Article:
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Organic Chemistry - Morrison and Boyd

Oct 28, 2014

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Bonding in Organic Compounds

Chapter 1

1Bonding in Organic Compounds

CHAPTER SUMMARYOrganic chemistry is the study of compounds of carbon. This is a separate branch of chemistry because of the large numbers of organic compounds and their occurrences and applications.

1.1 Elements and Compounds Atoms and Molecules Elements are the fundamental building units of substances. They are composed of tiny particles called atoms; atoms are the smallest particles of an element that retains the properties of that element. Atoms are composed of a positively charged nucleus that consists of protons (charge = +1, mass = 1) and neutrons (charge = 0, mass = 1). The nucleus is surrounded by negatively charged electrons that have negligible mass. Elements combine to form compounds. A molecule is the smallest particle of a compound that retains the properties of the compound; atoms bond to one another to form a molecule.

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Chapter 1 1.2 Electron Configuration

Bonding in Organic Compounds

A. Atomic Number and Atomic Mass The atomic number of an atom is the number of protons in the nucleus; this is equal to the number of electrons surrounding the nucleus in a neutral atom. The mass number is the number of protons plus neutrons in the nucleus. Isotopes are atoms with the same number of electrons and protons but different numbers of neutrons; they have the same atomic number but different mass numbers. The atomic mass of an element is the weighted average of the naturally occurring isotopes. B. Atomic Orbitals The space electrons occupy around an atomic nucleus is described by atomic orbitals. The most common orbitals in organic chemistry are sorbitals, spherical orbitals with the atomic nucleus located in the center, and dumbbell shaped p-orbitals in which the nucleus is between the lobes. C. Filling Atomic Orbitals Orbitals exist in energy levels or shells (numbered 1-7). An atomic orbital can be occupied by 0, 1, or 2 electrons. Atomic orbitals are filled according to the Aufbau principle beginning with the lowest energy orbitals and proceeding to higher energy ones. The electron configuration of an atom is described by the orbitals occupied in each shell and the number of electrons in each orbital. D. Electron Configuration and the Periodic Table The periodic table of elements is organized according to electron configuration. Elements are placed in periods that are related to the outermost shell of electrons and in groups that are related to the number of electrons in the outer shell. All elements in a group have the same number of outer shell electrons (the same as the group number) and the same electron configuration except for the shell number (for example in Group IV, C is 2s22p2 and Si is 3s23p2; both outer shells have four electrons). E. Stable Octets The elements in Group VIII are especially stable; their outer shell configuration is known as a stable octet.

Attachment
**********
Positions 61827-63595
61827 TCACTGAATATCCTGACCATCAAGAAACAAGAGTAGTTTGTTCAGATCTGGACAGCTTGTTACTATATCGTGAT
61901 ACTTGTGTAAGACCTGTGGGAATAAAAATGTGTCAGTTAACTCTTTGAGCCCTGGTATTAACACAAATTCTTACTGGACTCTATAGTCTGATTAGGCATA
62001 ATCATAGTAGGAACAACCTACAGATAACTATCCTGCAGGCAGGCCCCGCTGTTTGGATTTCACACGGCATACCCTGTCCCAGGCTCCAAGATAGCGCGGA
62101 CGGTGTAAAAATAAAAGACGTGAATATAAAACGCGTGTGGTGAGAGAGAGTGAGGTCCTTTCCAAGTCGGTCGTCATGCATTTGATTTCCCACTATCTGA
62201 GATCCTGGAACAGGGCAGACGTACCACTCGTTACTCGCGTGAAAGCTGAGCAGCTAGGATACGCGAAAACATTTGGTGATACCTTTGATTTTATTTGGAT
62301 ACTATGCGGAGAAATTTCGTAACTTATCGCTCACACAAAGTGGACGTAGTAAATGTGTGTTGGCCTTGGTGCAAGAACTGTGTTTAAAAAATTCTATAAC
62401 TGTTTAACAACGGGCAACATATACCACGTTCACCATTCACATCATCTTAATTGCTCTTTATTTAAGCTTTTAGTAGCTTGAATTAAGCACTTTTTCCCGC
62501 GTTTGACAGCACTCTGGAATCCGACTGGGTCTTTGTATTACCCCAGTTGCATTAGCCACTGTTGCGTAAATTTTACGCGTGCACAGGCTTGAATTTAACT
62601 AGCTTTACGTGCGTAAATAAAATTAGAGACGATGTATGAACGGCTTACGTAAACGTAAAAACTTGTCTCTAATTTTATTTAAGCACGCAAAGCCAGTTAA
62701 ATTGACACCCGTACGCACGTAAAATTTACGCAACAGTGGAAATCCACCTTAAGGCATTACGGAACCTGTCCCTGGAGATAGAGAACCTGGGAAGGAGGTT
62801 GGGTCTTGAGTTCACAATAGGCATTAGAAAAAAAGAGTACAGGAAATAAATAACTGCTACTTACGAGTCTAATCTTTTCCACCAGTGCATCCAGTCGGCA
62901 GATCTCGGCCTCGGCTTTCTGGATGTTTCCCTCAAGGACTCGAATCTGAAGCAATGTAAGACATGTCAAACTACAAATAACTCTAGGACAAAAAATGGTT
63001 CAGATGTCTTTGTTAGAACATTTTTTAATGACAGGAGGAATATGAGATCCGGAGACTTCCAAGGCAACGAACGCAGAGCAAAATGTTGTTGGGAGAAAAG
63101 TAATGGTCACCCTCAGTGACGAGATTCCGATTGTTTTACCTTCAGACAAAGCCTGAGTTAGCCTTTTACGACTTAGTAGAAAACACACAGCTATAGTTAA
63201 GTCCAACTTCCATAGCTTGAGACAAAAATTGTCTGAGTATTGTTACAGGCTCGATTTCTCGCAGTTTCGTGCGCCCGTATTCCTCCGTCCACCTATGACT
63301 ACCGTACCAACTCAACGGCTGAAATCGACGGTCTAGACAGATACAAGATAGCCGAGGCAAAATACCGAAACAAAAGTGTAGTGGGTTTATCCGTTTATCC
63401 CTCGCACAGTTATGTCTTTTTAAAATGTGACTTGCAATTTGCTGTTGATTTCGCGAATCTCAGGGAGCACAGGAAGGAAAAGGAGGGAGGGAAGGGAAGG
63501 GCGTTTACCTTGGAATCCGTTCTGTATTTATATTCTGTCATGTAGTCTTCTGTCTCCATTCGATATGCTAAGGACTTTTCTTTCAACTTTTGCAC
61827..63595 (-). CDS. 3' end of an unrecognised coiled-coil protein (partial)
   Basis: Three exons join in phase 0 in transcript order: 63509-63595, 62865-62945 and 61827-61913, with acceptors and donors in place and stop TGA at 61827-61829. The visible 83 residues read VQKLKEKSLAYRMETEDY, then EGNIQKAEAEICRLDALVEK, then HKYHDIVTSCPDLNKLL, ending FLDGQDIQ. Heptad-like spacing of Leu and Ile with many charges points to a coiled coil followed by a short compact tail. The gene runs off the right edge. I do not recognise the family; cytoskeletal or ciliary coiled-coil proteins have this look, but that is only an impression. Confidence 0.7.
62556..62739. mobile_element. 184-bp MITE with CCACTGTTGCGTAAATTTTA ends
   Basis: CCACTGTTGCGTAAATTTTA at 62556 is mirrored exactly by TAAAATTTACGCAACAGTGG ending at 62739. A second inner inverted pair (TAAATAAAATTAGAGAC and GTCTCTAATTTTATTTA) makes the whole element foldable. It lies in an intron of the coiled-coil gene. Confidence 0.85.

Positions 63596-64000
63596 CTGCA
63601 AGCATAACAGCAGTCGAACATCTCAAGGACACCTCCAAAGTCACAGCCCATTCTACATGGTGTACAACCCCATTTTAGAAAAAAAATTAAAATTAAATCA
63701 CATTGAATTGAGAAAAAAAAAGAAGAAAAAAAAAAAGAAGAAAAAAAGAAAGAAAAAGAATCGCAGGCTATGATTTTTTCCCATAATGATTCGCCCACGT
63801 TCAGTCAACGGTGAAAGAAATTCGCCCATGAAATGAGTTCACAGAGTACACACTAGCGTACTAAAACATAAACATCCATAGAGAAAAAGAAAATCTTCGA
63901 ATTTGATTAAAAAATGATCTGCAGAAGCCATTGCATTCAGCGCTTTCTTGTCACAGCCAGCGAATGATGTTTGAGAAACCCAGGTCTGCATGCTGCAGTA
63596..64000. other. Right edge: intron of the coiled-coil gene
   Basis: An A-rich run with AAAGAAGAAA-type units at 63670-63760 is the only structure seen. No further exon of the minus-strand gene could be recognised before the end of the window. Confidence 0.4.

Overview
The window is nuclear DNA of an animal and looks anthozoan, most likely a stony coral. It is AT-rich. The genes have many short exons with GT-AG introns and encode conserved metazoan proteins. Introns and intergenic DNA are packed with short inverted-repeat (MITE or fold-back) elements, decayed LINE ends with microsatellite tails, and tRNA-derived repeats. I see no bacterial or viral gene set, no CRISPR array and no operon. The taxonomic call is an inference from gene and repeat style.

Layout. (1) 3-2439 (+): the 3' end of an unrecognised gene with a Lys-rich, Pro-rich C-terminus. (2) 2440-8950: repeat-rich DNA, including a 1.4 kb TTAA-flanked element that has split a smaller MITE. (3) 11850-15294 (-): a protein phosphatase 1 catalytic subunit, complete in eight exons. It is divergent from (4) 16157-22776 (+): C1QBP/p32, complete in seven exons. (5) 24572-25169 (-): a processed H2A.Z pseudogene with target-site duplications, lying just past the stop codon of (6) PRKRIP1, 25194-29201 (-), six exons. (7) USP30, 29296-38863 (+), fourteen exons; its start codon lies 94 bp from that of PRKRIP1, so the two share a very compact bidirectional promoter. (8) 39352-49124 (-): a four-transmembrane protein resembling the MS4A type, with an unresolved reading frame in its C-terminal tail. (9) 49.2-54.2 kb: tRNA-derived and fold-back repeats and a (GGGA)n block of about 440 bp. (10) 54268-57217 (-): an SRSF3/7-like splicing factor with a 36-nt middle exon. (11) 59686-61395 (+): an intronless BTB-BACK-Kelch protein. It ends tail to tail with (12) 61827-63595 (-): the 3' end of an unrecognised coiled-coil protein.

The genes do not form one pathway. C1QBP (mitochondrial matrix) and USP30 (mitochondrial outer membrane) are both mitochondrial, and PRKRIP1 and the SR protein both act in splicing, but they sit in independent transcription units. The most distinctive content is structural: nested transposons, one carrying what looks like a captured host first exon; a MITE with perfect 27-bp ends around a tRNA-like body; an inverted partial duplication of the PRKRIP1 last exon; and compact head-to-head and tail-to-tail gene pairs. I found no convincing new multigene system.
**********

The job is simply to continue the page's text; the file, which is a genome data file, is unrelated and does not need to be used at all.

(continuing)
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Bonding in Organic Compounds 1.3 Ionic Bonding and the Periodic Table

Chapter 1

A. Ionic Bonding, Electronegativity, Electron Configuration, and the Periodic Table Ionic bonding involves the complete transfer of electrons between two atoms of widely different electronegativities; charged ions are formed (one positive from the loss of electrons and one negative from the gain of electrons), both of which usually have a stable octet outer shell. The ionic bond results from the attraction between the positive cation and negative anion. Electronegativity is defined as the attraction of an atom for its outer shell electrons. Electronegative elements have a strong attraction for electrons and form anions in chemical reactions; electropositive elements have relatively weak attractions for electrons and form cations. B. Electron Dot Representation of Ions The electrons in the outer shell of an anion are represented by dots surrounding the elements symbol. Anions have usually gained sufficient electrons to complete their outer shells. Cations have usually lost their outer shells, the next shell in becomes the new outer shell, a stable octet, and is not shown. 1.4 Covalent Bonding A. Covalent Bonding, Electron Configuration, and the Periodic Table Covalent bonds involve the sharing of electron pairs between atoms of similar electronegativites; in most cases one or both atoms obtain a stable octet outer shell of electrons. The most common valences in Groups I-IV of the periodic table result from the pairing of all outer shell electrons with outer shell electrons of other atoms; a stable octet results in Group IV, but Groups I-III have incomplete outer shells. The common valences of Groups V-VII result from the pairing of outer shell electrons with those of other atoms to form an octet. The predicted valences of Groups I-VII are 1,2,3,4,3,2,1 respectively. Electron dot formulas depict the outer shell of atoms in molecules showing bonding and non-bonding electron pairs. B. Covalent Bonding in Organic Compounds